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People are creatures of geography. From the moment we are born into the world, the shape of the land that surrounds us guides, to greater and lesser degrees, who we meet, what resources we have available, and what our baseline relation is to people nearby who we have yet to meet. This, also, is true for states.
In “The Fractured-Land Hypothesis,” authors Jesús Fernández-Villaverde, Mark Koyama, Youhong Lin, and Tuan-Hwee Sng specifically look at the way various geographies have guided state formation. The researchers start with a spectrum set out between the many medium-sized states of Europe, and the tendency toward a unified central state in China, though these are more anchoring points for the research than a binary set of possibilities.
For now, the model can simulate some fractured lands. It remains to be seen if more accurately modeling the rest of the world will allow the same rules to produce the initial hypothesized results.
The Fractured Land hypothesis, the authors note, was largely popularized by author and ornithologist-by-training Jared Diamond. Diamond’s specific arguments have been roundly critiqued; just as one example, agrarian China is at higher elevation and more mountainous than agrarian Europe. In order to test if it is not the overall terrain itself but obstacles between productive regions that matter most, the researchers divided the populated continents (all but Antarctica) into 65,641 regions, each with a radius of 28 km.
“This radius corresponds to the distance a healthy adult travels by foot per day on flat terrain. As a result, a 28-km hexagon roughly represents the surface that the simplest polities can monitor and defend with rudimentary Bronze Age technologies,” the authors write, allowing them to place a human context within usable geographic limits.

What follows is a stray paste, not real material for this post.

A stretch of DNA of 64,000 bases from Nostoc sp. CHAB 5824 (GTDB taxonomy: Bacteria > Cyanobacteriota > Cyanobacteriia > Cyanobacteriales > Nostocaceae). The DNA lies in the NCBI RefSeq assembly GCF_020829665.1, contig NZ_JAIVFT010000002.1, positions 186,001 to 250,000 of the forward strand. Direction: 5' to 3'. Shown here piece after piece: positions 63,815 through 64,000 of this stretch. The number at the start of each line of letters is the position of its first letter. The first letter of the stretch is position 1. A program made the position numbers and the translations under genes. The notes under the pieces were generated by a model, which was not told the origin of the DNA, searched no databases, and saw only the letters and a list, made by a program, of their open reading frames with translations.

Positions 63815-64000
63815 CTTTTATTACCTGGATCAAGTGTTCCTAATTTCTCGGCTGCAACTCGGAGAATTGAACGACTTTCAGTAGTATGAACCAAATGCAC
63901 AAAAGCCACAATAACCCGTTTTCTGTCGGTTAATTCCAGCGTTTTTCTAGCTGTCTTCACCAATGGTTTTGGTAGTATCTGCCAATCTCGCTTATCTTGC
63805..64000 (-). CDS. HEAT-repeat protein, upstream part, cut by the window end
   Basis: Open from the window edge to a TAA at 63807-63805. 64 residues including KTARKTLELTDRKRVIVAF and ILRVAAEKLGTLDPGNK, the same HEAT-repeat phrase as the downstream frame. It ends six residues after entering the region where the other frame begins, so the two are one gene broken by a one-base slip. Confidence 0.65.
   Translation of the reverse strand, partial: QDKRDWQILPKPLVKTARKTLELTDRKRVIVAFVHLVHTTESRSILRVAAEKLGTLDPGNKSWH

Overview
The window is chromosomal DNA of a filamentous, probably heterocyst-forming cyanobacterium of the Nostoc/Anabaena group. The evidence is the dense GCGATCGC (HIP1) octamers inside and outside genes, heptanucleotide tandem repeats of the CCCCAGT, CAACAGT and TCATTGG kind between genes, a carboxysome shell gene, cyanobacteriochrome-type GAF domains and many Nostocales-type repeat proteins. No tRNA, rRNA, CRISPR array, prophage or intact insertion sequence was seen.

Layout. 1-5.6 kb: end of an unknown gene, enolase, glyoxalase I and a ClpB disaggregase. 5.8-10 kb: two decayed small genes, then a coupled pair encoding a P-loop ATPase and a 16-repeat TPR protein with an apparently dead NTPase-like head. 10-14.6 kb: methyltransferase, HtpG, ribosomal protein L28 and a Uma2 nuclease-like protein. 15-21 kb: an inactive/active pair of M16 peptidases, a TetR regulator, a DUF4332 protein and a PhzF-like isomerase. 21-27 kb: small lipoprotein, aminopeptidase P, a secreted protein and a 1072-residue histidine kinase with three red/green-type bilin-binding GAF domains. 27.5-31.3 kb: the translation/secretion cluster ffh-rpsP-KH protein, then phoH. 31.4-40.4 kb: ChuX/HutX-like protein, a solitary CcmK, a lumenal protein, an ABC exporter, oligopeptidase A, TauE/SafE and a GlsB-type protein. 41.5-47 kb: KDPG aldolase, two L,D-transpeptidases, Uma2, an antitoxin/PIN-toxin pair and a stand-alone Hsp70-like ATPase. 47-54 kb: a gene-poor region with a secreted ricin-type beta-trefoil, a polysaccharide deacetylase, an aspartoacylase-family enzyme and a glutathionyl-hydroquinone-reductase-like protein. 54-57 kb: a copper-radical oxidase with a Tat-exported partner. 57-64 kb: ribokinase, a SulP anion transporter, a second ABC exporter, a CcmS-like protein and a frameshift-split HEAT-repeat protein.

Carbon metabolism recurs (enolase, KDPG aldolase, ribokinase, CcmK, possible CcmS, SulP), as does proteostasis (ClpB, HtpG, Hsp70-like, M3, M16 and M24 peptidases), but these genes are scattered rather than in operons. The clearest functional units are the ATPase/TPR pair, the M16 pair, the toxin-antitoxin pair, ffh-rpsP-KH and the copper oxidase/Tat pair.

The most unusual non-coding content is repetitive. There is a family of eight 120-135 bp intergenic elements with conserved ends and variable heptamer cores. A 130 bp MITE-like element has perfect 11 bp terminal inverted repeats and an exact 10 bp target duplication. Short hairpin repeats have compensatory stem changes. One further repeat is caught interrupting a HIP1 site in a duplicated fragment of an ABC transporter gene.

The authors then calculated a range of variables, such as change in elevation over a hexagon and temperature extremes. On top of this model is then added a model of the highest possible caloric yield from available agriculture within a cell. With the world modeled, the researchers then let statelets engage in competition. Over time, the simulation creates a map that, while not mapping exactly to the flow of history, consolidates states on the scale and limits familiarity to how we understand the past.
It “is insufficient to compare average levels of ruggedness between China and Europe. Instead, what matters is the distribution of mountains and other geographical obstacles. While China is, indeed, more rugged than Europe, the location of geographical barriers promoted faster political unification in China,” write the authors. “Take away topography, and we continue to observe more rapid unification in China. Only removing both geographical barriers and land productivity ensures that China and Europe unify at a comparable pace.”
The authors go into detail highlighting its limits in modeling both African and American state formation, where finer calibration or different methods are needed to spark state consolidation where it actually happened. Getting to model the whole of the world, and not just parts of it, will take time and effort to incorporate other variables, like military or agricultural technology, state capacity, epidemic diseases, climate change, migration, and even cultural attitudes toward statehood or religion.
Ultimately, the authors note, the model developed was able to reproduce the two variants in state consolidation theorized at the start. For now, the model can simulate some fractured lands. It remains to be seen if more accurately modeling the rest of the world will allow the same rules to produce the initial hypothesized results.